State consumer watchdog warning to renters — know who your real landlord is

BUFFALO, N.Y. (WIVB) — Housing costs are surging fueled by the COVID-19 pandemic and now consumer watchdogs say, that is leading to a spike in rental scams. The state division of consumer protection issued an alert, and they say crooks are devising new ways of stealing your money.

The Federal Trade Commission says rental scams have cost New Yorkers nearly $2 million over the last three years and real estate experts say there are a few simple ways you can avoid getting ripped off.

One family had already started to move when they learned they had been ripped off by a rent scammer. They found the house on Craigslist and after talking with the fake landlord on the phone and through email, they paid a deposit and the first month’s rent.

Then the real landlord showed up.

“The owner comes and says we are trespassing,” the ripped-off renter said.

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These kinds of rental scams can be especially painful for folks on shoestring budgets and the president of the Local Realtors Association told us, the money is paid upfront, online or through other means that are hard to trace.

“And they will arrange for a time to meet at the property and then never talk to the person again. By that time it is already too late because the money is already gone, the deposit has already been taken from the client,” said Amber Wesser, Association of Realtors.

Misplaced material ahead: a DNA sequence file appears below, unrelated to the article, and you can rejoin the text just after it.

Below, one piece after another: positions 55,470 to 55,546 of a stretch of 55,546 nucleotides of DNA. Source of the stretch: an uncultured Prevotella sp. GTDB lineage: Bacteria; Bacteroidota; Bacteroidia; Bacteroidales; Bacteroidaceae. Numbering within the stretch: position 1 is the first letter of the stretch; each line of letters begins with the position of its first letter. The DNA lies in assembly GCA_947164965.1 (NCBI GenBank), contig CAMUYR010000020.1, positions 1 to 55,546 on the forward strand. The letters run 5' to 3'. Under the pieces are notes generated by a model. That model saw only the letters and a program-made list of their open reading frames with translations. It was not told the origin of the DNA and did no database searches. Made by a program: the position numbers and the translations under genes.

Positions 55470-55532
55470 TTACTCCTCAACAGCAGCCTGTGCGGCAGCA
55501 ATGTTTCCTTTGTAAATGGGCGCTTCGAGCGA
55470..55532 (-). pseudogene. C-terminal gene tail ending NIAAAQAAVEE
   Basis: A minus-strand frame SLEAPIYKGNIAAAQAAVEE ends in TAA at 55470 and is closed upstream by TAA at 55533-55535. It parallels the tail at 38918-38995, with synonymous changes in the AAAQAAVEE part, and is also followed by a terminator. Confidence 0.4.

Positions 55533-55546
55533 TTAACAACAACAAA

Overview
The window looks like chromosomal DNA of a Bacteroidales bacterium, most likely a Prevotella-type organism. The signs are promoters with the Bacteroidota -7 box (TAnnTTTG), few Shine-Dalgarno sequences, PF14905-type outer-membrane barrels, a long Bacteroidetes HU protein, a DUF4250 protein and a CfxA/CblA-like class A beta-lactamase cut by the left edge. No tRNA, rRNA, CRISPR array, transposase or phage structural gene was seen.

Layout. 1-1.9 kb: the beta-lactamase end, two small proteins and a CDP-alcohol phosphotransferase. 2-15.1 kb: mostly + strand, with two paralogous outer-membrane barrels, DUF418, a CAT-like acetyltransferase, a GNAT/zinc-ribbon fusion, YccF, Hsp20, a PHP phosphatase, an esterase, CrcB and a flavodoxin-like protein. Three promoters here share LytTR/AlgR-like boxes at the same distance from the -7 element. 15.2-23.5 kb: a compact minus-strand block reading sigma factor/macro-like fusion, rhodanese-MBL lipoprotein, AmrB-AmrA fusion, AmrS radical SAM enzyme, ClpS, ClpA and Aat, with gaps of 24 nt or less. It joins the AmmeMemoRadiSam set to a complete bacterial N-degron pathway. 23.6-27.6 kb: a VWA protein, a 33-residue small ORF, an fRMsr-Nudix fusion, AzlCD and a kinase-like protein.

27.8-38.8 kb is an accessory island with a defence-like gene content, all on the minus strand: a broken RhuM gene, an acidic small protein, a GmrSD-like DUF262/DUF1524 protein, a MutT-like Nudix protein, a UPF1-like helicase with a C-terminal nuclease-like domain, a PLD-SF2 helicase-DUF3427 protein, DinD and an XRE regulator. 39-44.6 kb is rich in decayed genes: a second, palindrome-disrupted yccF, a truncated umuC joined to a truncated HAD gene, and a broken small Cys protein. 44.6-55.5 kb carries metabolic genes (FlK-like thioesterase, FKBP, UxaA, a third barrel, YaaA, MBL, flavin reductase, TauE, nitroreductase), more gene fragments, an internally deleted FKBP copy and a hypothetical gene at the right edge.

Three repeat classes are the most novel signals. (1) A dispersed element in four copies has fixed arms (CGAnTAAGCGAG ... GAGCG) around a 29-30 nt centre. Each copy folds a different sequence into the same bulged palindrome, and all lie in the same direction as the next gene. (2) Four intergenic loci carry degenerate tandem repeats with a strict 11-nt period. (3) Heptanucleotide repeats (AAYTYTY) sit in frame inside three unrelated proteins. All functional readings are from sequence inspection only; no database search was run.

Buffalo Niagara Association of Realtors president Amber Wesser told us, a meeting is set up to turn over the keys, but when the scammer does not show, the victims often turn to the realtors association for help.

“And say well, I am renting that property and I can’t get ahold of the seller or the owner, can you help me? We are like, you are not renting the property, unfortunately, and it is heartbreaking,” Wesser said.

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Wesser also told us about another scheme involving new homebuyers who receive a letter like this that seems to be a bill for a document search, but a closer look shows a disclaimer that it is only an offer.

“Unfortunately our industry has been hit extremely hard over the past decade with all of these fraud scam type situations and we have to stay up to date on them,” added Wesser.

That document search scheme might seem unscrupulous but the disclaimer keeps law enforcement at bay. You can find a link to the state’s consumer alert, here.

Al Vaughters is an award-winning investigative reporter who has been part of the News 4 team since 1994. See more of his work here. To submit a Call 4 Action, click here.

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